Europlanet Science Congress 2020
Virtual meeting
21 September – 9 October 2020
Europlanet Science Congress 2020
Virtual meeting
21 September – 9 October 2020
EPSC Abstracts
Vol.14, EPSC2020-567, 2020, updated on 08 Oct 2020
https://doi.org/10.5194/epsc2020-567
Europlanet Science Congress 2020
© Author(s) 2020. This work is distributed under
the Creative Commons Attribution 4.0 License.

ICAPS Sounding Rocket - Particle Growth

Ben Schubert1, Jürgen Blum1, Noah Molinski1, Andrei Vedernikov2, Daniyar Balapanov2, Ingo von Borstel1, Luca Rüffert1, Coskun Aktas1, Rainer Schräpler1, and Moritz Westermeier1
Ben Schubert et al.
  • 1Institut für Geophysik und extraterrestrische Physik (IGeP), TU Braunschweig, Brunswick, Germany (b.schubert@tu-bs.de)
  • 2Microgravity Research Center (MRC), Université Libre de Bruxelles, Brussels, Belgium

The study of dust agglomeration has been a prevalent subject in laboratory astrophysics since its inception. It aims to bridge the gaps in our understanding of early planet formation and helps us interpret the data we receive from telescopes like ALMA, which observe protoplanetary disks.

As a contribution to this field, the ICAPS experiment (Interactions in Cosmic and Atmospheric Particle Systems) studies the agglomeration of micrometer-sized, monomeric silica grains under microgravitational conditions. To achieve stable microgravity, the experiment flew onboard the Texus 56 sounding rocket, continuously monitoring and controlling the movement of the dust cloud inside the vacuum chamber. For this, ICAPS employed and tested a novel approach, the thermal trap. It consists of four rings that are fitted with heating elements to keep the cloud centered using thermophoresis. The data from two overview cameras with perpendicular fields of view is used as a reference for the thermal trap. An exemplary image of the cloud can be found on the left hand side of the below figure. The right hand side shows an agglomerate as seen by the on-board long distance microscope and captured by a high speed camera.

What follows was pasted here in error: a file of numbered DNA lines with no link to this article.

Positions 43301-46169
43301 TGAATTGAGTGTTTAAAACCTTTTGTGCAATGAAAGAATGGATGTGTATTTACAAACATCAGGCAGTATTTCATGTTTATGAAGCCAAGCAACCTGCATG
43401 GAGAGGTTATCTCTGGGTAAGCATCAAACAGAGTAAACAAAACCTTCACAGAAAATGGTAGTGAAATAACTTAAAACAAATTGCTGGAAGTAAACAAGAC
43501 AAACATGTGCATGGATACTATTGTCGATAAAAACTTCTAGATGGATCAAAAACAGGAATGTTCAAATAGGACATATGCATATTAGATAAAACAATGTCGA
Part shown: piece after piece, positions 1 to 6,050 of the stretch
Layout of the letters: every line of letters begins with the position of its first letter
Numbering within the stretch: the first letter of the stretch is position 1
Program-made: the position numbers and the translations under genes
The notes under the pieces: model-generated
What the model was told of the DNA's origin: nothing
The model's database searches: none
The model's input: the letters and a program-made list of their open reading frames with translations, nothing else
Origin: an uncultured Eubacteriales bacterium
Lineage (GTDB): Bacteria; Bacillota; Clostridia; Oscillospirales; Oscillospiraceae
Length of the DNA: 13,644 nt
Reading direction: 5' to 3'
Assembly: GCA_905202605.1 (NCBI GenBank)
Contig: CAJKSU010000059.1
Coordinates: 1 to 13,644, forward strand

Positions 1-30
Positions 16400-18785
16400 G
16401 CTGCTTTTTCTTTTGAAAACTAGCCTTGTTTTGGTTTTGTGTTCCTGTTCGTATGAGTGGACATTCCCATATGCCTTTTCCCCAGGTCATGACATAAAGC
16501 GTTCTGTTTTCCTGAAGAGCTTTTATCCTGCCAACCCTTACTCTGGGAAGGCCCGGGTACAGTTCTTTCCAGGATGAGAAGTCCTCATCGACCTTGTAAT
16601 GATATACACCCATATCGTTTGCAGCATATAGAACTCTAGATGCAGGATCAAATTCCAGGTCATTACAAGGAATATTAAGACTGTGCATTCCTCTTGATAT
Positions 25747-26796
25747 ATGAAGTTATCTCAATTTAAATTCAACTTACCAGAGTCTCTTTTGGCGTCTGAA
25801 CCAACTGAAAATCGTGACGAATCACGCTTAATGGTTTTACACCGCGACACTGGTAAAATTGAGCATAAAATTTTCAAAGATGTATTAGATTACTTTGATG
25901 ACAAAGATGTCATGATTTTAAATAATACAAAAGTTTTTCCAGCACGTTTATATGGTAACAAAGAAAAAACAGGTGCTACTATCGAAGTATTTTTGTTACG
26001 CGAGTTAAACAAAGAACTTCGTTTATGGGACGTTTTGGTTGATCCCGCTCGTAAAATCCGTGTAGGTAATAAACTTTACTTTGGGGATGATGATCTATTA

However, the main focus of this session lies on the scientific results. Within the first two minutes, the silica grains grew to agglomerates of around 103-104 constituent particles via hit-and-stick collisions. The analysis revealed insight into their collision speed, rate of growth and fractal dimension. Also, the influence of their charge could be studied because at several stages of the experiment an electric field was applied. In particular, it was possible to reconstruct some particles in three dimensions by linear displacement through the focal plane of the long distance microscope using the thermal trap. With these findings, it will be possible to classify the growth processes at play.

 

How to cite: Schubert, B., Blum, J., Molinski, N., Vedernikov, A., Balapanov, D., von Borstel, I., Rüffert, L., Aktas, C., Schräpler, R., and Westermeier, M.: ICAPS Sounding Rocket - Particle Growth, Europlanet Science Congress 2020, online, 21 September–9 Oct 2020, EPSC2020-567, https://doi.org/10.5194/epsc2020-567, 2020